Which Joe gave his name to ‘sloppy joes’? We look at five interesting sandwiches and their lexical origins.
Displaying earthy humour; bawdy.‘the conversation was often highly Rabelaisian’
ribald, racy, bawdy, vulgar, coarse, earthy, risqué, lewd, blue, spicyView synonyms
- ‘He was also a man of Rabelaisian appetites, fiercely loyal friendships, and great good humour.’
- ‘But his own description of life's eternal bounciness seems to me much more gaily Rabelaisian than is the novel as a whole.’
- ‘Her appetites were as spirited as his and released an almost Rabelaisian exuberance in them both.’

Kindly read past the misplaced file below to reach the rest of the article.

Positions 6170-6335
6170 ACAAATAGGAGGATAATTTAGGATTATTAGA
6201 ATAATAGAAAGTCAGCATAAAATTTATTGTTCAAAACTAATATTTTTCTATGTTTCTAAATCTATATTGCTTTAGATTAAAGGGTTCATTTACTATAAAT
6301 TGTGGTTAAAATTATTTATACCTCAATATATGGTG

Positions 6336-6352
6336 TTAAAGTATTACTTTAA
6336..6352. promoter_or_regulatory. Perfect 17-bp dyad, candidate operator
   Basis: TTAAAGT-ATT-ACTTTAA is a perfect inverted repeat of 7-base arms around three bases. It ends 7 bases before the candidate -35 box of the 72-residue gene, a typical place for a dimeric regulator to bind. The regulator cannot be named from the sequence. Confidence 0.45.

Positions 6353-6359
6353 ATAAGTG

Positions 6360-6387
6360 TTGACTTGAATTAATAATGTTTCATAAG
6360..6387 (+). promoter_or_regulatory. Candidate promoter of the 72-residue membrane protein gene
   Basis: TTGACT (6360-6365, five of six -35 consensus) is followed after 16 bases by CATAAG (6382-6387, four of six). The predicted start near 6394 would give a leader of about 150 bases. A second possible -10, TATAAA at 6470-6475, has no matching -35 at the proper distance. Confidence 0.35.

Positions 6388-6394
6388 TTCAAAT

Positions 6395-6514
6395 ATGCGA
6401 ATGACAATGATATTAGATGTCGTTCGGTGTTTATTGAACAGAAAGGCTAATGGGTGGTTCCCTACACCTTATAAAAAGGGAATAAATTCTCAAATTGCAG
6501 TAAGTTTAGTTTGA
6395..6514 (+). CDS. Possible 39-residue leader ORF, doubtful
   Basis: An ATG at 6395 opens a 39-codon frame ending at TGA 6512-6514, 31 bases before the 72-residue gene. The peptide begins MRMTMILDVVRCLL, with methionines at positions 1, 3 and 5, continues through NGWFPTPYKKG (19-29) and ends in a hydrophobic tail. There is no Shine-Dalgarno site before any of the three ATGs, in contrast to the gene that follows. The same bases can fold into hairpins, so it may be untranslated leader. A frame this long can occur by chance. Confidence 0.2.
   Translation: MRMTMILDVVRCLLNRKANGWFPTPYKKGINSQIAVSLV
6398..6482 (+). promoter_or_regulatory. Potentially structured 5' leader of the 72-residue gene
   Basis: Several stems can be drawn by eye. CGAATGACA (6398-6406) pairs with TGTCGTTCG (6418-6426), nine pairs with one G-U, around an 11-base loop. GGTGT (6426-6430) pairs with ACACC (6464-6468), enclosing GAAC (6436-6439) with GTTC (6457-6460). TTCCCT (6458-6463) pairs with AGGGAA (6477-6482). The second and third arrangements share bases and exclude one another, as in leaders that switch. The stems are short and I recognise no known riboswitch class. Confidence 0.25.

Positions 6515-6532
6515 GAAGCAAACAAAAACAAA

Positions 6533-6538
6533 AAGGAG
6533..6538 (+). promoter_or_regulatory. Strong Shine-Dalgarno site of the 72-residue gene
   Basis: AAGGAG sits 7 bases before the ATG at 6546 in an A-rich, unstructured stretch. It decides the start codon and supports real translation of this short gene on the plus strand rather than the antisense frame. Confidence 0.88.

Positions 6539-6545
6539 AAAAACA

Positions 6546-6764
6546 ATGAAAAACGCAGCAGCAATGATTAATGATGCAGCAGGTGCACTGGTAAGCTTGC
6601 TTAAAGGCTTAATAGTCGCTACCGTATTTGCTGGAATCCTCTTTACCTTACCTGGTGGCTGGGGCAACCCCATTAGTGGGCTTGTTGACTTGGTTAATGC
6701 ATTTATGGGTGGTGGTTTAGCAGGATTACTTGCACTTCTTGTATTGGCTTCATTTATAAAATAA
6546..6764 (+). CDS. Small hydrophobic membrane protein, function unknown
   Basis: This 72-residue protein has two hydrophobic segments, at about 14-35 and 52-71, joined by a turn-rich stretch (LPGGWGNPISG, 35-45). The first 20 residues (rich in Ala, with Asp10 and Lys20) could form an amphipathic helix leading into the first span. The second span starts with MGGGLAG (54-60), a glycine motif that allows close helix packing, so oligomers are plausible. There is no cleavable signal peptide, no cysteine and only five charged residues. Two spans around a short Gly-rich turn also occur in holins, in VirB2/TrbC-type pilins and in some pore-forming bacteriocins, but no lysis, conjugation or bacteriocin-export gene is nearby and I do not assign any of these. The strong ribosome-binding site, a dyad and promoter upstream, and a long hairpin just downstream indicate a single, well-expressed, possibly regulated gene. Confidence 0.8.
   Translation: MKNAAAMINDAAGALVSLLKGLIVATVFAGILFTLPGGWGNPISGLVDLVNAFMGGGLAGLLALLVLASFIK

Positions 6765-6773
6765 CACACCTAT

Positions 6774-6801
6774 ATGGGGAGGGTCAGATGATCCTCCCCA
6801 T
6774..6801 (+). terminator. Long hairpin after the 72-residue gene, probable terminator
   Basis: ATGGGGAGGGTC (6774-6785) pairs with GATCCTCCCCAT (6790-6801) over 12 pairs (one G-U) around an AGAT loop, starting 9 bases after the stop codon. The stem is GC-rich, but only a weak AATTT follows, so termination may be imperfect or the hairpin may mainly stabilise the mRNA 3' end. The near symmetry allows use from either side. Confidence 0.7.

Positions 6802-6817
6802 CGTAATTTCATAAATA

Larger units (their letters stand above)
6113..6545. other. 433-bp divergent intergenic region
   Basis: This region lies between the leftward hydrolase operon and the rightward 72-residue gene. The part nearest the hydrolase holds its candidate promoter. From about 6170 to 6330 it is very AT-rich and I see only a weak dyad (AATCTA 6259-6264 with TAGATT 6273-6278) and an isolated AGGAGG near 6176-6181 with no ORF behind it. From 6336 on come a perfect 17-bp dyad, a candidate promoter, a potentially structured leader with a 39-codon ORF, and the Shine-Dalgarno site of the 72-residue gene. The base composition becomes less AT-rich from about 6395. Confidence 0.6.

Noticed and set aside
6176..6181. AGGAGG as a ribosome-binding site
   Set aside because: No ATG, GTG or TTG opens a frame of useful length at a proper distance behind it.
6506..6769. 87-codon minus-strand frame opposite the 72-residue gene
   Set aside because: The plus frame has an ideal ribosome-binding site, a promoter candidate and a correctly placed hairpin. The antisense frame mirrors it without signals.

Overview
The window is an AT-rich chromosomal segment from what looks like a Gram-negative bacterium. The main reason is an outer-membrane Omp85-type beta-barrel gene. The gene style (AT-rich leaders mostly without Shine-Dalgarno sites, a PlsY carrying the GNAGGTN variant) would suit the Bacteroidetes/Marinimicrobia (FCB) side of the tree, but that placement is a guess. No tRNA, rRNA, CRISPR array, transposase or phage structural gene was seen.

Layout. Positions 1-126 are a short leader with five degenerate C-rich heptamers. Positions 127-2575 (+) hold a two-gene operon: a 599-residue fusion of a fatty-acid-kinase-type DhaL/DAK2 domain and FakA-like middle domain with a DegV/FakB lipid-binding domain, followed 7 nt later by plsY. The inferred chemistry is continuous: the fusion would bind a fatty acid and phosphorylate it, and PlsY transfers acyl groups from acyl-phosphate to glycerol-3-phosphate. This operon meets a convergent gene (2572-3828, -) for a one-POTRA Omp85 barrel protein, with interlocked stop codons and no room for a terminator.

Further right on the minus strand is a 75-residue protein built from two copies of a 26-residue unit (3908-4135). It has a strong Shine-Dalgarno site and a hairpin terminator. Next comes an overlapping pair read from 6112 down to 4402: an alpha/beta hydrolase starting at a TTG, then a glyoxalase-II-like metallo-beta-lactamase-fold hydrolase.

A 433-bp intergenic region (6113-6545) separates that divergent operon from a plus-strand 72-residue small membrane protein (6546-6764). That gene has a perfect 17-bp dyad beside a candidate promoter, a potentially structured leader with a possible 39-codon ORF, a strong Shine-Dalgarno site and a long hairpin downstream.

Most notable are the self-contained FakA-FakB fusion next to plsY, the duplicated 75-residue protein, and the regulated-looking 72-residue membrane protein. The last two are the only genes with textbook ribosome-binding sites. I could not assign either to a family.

- ‘The characters in this novel are representational, especially since they are given to us in larger-than-life Rabelaisian caricature.’
Mid 18th century: suggestive of the humour of François Rabelais.
We take a look at several popular, though confusing, punctuation marks.
From Afghanistan to Zimbabwe, discover surprising and intriguing language facts from around the globe.
The definitions of ‘buddy’ and ‘bro’ in the OED have recently been revised. We explore their history and increase in popularity.